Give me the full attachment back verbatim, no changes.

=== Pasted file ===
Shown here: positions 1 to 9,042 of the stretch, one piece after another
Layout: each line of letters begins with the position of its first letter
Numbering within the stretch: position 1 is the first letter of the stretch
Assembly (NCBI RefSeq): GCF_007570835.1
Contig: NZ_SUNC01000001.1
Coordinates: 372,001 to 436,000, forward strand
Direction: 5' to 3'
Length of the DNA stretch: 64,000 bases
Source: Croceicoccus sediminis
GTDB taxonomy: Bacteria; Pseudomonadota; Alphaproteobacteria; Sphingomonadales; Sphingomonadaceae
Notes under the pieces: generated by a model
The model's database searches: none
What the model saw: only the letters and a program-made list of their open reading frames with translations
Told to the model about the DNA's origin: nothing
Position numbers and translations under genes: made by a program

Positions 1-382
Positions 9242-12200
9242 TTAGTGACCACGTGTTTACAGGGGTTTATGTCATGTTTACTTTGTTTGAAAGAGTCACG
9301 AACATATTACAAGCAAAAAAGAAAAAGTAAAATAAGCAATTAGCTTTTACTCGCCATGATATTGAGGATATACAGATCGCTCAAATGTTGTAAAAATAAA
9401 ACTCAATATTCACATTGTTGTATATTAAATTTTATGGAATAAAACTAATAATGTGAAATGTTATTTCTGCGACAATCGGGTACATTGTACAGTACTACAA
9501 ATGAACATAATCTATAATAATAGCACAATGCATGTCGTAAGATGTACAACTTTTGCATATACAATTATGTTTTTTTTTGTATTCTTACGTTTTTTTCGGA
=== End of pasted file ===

Shown here: positions 1 to 9,042 of the stretch, one piece after another
Layout: each line of letters begins with the position of its first letter
Numbering within the stretch: position 1 is the first letter of the stretch
Assembly (NCBI RefSeq): GCF_007570835.1
Contig: NZ_SUNC01000001.1
Coordinates: 372,001 to 436,000, forward strand
Direction: 5' to 3'
Length of the DNA stretch: 64,000 bases
Source: Croceicoccus sediminis
GTDB taxonomy: Bacteria; Pseudomonadota; Alphaproteobacteria; Sphingomonadales; Sphingomonadaceae
Notes under the pieces: generated by a model
The model's database searches: none
What the model saw: only the letters and a program-made list of their open reading frames with translations
Told to the model about the DNA's origin: nothing
Position numbers and translations under genes: made by a program

Positions 1-382
Positions 9242-12200
9242 TTAGTGACCACGTGTTTACAGGGGTTTATGTCATGTTTACTTTGTTTGAAAGAGTCACG
9301 AACATATTACAAGCAAAAAAGAAAAAGTAAAATAAGCAATTAGCTTTTACTCGCCATGATATTGAGGATATACAGATCGCTCAAATGTTGTAAAAATAAA
9401 ACTCAATATTCACATTGTTGTATATTAAATTTTATGGAATAAAACTAATAATGTGAAATGTTATTTCTGCGACAATCGGGTACATTGTACAGTACTACAA
9501 ATGAACATAATCTATAATAATAGCACAATGCATGTCGTAAGATGTACAACTTTTGCATATACAATTATGTTTTTTTTTGTATTCTTACGTTTTTTTCGGA